Organizers want Bayou Boogaloo to be green - FOX 8, WVUE,, weather, app, news, saints

Organizers want Bayou Boogaloo to be green

Thousands of people partied along Bayou St. John Saturday during the Bayou Boogaloo festival. With so many people, comes a lot of trash, but organizers are doing their part to keep a lot of it from going to landfills, as they try to keep the fest green.

In it's ninth year, Bayou Boogaloo continues to grow in popularity. Fest goer Kirsten Nelms notes, "It has delicious food, there's so many people, great music, I was really surprised it was free."

35,000 thousand people are expected to pass through over the course of three days but festival organizers are hoping the footprint left behind will be small. "We want to divert all of the waste from going into the landfill," said festival director Jared Zeller.

One big way that's done, utilizing composting. As director of the fest, Zeller spends time educating vendors on what composting is all about.

Gary Granata sends his left over scraps to a garden about eight blocks away. "What we don't consume will be the fertilizer for the next thing we need," Granata explained.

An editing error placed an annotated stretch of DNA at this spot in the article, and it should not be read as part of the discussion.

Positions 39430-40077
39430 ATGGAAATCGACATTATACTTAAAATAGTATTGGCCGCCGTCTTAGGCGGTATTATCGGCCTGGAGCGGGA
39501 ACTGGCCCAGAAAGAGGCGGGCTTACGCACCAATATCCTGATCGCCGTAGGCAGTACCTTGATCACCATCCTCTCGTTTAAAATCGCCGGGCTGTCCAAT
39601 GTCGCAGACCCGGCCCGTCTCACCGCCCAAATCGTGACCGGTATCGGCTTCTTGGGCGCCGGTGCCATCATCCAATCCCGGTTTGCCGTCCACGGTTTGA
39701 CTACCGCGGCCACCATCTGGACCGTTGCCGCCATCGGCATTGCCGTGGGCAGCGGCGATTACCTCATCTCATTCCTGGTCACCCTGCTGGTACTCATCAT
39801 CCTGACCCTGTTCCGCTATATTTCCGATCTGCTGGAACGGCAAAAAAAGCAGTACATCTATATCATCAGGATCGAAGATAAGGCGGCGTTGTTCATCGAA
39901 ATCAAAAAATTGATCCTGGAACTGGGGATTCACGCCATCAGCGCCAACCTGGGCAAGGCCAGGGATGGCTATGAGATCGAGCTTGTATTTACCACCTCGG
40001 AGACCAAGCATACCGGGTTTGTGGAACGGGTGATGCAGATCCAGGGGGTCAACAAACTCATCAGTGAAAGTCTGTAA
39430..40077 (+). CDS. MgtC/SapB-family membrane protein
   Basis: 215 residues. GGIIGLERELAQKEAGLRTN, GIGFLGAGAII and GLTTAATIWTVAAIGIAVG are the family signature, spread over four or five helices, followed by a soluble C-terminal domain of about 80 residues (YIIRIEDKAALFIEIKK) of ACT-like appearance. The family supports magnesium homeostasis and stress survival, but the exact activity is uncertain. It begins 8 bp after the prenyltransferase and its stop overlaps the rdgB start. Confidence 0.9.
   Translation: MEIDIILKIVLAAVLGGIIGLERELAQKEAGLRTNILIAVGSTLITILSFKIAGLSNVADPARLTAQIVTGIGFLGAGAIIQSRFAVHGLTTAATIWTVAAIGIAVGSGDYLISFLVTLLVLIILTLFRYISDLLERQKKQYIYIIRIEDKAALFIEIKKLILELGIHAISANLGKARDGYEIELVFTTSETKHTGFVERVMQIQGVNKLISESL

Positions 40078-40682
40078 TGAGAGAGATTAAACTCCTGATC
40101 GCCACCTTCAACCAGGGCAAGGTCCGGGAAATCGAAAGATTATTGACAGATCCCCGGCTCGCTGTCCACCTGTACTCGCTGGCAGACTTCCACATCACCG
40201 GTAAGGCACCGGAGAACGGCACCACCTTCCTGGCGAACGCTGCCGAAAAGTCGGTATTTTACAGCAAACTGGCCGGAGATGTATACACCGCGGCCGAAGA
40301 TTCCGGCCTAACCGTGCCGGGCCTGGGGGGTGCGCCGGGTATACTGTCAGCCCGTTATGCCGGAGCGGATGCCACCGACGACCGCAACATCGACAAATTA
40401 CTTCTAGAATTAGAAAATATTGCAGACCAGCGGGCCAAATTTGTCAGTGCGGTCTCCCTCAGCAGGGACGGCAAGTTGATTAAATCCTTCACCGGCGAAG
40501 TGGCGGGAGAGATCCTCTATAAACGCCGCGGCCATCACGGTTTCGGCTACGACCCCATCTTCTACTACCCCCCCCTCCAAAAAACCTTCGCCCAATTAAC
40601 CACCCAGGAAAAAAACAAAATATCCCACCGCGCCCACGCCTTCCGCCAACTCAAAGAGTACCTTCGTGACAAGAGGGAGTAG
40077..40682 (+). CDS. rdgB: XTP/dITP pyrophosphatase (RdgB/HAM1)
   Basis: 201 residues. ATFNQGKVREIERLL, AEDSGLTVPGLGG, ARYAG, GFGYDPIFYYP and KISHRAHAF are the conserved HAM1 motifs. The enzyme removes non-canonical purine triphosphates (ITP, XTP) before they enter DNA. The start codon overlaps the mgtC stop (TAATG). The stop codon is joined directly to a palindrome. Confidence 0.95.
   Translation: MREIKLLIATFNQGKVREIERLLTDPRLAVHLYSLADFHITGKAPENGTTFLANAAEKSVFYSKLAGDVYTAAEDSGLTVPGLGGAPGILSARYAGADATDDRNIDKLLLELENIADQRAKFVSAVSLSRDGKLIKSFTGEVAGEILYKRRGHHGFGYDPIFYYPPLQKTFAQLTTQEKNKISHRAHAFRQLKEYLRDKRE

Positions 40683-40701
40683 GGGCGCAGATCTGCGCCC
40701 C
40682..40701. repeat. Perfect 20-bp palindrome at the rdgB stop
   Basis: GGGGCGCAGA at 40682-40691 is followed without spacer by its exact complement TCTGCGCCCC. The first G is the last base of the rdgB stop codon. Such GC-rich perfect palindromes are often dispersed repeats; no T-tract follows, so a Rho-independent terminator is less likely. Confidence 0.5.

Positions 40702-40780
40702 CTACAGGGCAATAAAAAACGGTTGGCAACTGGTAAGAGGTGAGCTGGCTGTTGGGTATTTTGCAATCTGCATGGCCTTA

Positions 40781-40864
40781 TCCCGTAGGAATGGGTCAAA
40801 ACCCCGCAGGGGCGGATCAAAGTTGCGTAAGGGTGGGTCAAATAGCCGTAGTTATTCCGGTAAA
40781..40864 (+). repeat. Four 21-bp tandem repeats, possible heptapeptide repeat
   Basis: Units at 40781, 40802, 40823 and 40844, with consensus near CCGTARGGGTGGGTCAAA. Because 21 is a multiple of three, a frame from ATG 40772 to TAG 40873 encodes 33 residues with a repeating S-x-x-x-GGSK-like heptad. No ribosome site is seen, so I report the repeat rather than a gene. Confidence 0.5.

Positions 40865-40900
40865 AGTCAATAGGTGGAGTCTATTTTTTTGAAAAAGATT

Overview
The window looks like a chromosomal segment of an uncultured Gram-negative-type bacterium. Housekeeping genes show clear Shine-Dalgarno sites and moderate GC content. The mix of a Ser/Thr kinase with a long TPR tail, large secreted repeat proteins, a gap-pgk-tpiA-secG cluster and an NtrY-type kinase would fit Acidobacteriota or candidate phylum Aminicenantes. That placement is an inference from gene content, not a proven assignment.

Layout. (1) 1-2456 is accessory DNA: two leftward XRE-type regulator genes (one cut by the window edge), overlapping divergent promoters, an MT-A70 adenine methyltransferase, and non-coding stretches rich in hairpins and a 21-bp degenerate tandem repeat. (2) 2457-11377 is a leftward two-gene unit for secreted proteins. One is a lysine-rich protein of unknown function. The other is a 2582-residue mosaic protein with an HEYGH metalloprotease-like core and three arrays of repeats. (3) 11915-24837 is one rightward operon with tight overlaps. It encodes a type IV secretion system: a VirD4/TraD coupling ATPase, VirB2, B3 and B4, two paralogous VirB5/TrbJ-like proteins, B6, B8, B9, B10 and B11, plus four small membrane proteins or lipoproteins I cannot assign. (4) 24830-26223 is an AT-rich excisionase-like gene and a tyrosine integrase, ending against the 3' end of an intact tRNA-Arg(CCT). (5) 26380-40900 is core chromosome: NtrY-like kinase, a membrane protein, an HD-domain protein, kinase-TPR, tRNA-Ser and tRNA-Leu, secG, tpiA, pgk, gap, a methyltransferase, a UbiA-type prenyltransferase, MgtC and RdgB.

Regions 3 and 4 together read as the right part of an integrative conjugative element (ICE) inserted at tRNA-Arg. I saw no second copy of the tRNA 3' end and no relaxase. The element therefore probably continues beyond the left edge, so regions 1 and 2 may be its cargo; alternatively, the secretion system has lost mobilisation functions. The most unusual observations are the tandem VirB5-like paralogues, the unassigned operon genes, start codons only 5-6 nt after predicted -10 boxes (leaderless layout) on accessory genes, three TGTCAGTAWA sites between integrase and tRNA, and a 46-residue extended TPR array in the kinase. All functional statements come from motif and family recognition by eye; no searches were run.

Saltwater Grill owner William McIntyre says he's encouraged to see so many recycling containers set up throughout this space. "People are really doing an effort to put them into those things," said McIntyre.

And something that McIntyre's been noticing more and more...there are folks showing up to collect old oil to use it for bio-diesel. "We want to do something with it, we don't want to take it back home and have to dispose of it in our containers so it's easy that way," said McIntyre.

Jared Zeller says it's also important to him to preserve the air around the bayou, so he's gotten rid of all generators, instead tying in to Entergy's grid for power. "We're not burning any fossil fuels right so we don't have to go gas up generators with diesel so it's a huge benefit because we're not creating any carbon emissions," Zeller explained.

Zeller admits the unconventional approach to keeping the fest green is difficult to upkeep at times, but attendees are taking note.

David Yates says, "I think they're doing all they can but with a huge crowd it's really hard to do that."

The hope is that these steps will help keep this festival going year after year, and keep the area around Bayou St. John beautiful for generations to come.

The final day of Bayou Boogaloo kicks off Sunday at 11:00 a.m.

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